Professor Elizabeth Blackburn has always had a curious brain.
On Wednesday, Australia's first female Nobel laureate was formally acknowledged by the school that helped shape her scientific mind in receiving Launceston Grammar's 2019 Peter Sculthorpe Alumnus Award.
Named after the Launceston-born composer, the award was created in 2015 to honour a member of the school community who has made a significant achievement within their field of endeavour.
Professor Blackburn attended Broadland House - later amalgamated with Launceston Grammar - from 1953 to 1964.
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Since moving overseas in 1971 to pursue a career science, she has received numerous accolades for her work - including the 100th Nobel Prize for Medicine.
Now working at the University of California, on Tuesday professor Blackburn's sisters Barbara Loh and Katherine Marsde accepted the award on her behalf.
However, professor Blackburn was able to share a video message to students, using the opportunity to encourage today's young minds to ask lots of questions.
"My advice for students is persist in finding what you love to do and find that you can do well," she said.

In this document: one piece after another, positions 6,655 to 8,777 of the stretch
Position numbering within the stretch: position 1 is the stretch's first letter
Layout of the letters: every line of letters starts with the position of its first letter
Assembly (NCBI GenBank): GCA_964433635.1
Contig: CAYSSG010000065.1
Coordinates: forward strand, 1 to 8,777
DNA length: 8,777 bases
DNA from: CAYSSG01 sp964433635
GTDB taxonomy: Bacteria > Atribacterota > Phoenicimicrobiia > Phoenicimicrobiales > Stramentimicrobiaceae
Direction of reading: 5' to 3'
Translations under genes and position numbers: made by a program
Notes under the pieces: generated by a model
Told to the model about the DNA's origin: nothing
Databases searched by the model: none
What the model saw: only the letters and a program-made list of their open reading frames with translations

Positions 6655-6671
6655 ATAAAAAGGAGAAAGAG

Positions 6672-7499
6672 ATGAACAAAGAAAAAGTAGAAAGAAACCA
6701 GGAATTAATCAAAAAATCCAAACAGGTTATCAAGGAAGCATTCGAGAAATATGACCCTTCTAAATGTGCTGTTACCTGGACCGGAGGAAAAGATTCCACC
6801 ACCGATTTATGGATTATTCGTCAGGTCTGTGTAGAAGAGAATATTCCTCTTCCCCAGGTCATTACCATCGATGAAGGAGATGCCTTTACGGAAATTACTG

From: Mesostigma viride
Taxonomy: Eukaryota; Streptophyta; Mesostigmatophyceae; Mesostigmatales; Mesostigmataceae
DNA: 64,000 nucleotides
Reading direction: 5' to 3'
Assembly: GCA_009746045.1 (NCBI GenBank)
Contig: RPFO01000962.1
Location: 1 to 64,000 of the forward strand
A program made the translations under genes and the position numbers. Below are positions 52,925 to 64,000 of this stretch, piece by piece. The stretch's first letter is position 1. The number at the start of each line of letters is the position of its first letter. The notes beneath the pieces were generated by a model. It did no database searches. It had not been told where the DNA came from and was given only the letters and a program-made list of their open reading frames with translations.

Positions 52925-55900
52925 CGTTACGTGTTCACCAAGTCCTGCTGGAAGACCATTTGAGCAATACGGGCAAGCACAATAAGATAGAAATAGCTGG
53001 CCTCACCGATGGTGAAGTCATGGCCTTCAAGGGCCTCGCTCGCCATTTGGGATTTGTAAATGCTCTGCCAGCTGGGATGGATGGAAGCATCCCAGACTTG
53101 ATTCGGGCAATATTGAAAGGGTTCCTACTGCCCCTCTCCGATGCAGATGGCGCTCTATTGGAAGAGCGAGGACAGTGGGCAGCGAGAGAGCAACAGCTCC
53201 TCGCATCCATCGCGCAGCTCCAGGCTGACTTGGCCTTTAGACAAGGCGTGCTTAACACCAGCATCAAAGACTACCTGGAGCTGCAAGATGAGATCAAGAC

"Then keep the bigger picture and use it for the benefit of humanity. It was not too hard for me to find my passion for doing science, but many people do find it hard.
"The advice I would give my teenage self, about many issues, is don't be reluctant to ask for advice or help from whoever you think can be supportive of you."
Launceston Grammar headmaster Richard Ford said he hoped the message would prove inspiring.
"What's stood out to me as Elizabeth spoke, was hearing about the way her time at school shaped her as a person - particularly her curiosity and creativity," he said.
"She has used that throughout her life and my hope is students who saw and heard from her today ... will be inspired to keep on asking questions as she challenged them to."